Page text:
Date of the last update: 25.04.2022
With consumers’ growing awareness and new possibilities for obtaining food, including meat and animal products, organic food has transformed from a fad into a necessity. A necessity followed by real changes related to both health and outlook on life. We are paying more attention to how farm animals are treated, and even increasingly often decide to reduce or even give up eating meat. This is, of course, a complex issue, and it is worth looking at many aspects of it. This article focuses on the origin of animal products and why they should come from organic rather than industrial sources.
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Of all arguments deployed by industrial livestock farmers, the most exploited topic is economics. They point out that industrial farming is cheaper and allows many businesses to expand, while at the same time lowering the price of meat and livestock products for consumers. In addition, industrial farms are the most profitable type of farming in the EU. And here comes the counter-argument from the organic food lobby. Yes, the profitability of this industry is undeniable. However, the profits are concentrated, mainly among investors rather than farmers actually breeding animals. The smaller the number of industrial breeders, the greater the earnings for small companies and more private farmers. Thus, organic sources ensure a greater distribution of earnings among smallholders and farmers.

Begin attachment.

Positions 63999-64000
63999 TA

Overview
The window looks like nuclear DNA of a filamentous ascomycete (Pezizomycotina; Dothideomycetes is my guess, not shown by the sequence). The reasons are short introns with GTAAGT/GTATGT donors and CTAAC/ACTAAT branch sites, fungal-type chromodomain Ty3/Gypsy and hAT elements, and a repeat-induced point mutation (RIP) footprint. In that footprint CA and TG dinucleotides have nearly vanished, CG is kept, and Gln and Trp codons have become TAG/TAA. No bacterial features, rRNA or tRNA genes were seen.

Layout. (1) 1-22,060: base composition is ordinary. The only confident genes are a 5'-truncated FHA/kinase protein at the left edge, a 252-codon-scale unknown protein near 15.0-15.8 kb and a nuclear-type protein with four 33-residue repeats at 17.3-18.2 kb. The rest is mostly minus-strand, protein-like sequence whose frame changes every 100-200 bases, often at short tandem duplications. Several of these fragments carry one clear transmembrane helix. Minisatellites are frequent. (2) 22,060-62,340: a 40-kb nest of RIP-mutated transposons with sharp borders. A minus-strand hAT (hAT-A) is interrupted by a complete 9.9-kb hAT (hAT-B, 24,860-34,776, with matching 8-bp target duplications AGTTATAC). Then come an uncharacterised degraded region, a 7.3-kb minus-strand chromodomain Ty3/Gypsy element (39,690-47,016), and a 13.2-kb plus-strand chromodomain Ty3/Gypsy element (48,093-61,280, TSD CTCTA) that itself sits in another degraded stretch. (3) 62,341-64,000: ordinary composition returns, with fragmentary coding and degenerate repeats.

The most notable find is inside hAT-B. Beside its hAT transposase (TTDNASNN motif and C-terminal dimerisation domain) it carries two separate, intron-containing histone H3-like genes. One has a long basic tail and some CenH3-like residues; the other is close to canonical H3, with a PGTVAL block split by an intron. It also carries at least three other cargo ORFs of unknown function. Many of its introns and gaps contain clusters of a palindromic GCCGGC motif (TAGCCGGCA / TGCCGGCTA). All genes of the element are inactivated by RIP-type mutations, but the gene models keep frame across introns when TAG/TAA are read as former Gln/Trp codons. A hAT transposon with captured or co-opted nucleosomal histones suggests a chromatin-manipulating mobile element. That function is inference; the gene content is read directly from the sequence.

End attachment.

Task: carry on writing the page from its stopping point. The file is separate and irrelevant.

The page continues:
It’s also worth noting that this branch of production is significantly subsidised, among others by the European Union. This is linked with the lack of subsidies for farms which deal with other food production areas.
Economic arguments also translate into health-related issues, which is unfortunately increasingly forgotten in discussions about industrial farming. Meat and livestock products are cheaper and thus available to everyone. There are advantages and disadvantages of this situation, as people consume more meat and dairy products, while in large quantities they are harmful to health.
Unfortunately, industrial livestock farming brings much more serious problems. It is, of course, about the presence of drug-resistant bacteria, which is mainly caused by huge quantities of antibiotics administered to animals. This is a serious threat to both human and animal health. The spread and emergence of new diseases can obviously be linked to industrialised feeding and concentration of animals in small spaces. Low welfare of animals translates into poor quality meat and livestock products, which we still eat in far too large quantities. It is a viscous circle that can be broken precisely thanks to organic farming.
Check out also: Raw Food: The Pros and Cons of the Raw Diet
The data clearly show that consumers are increasingly aware of animal welfare and health benefits associated with organic farming. But it still does not translate into a large-scale behavioural change. So keep the above arguments in mind not only during discussions, but above all when choosing what food you buy.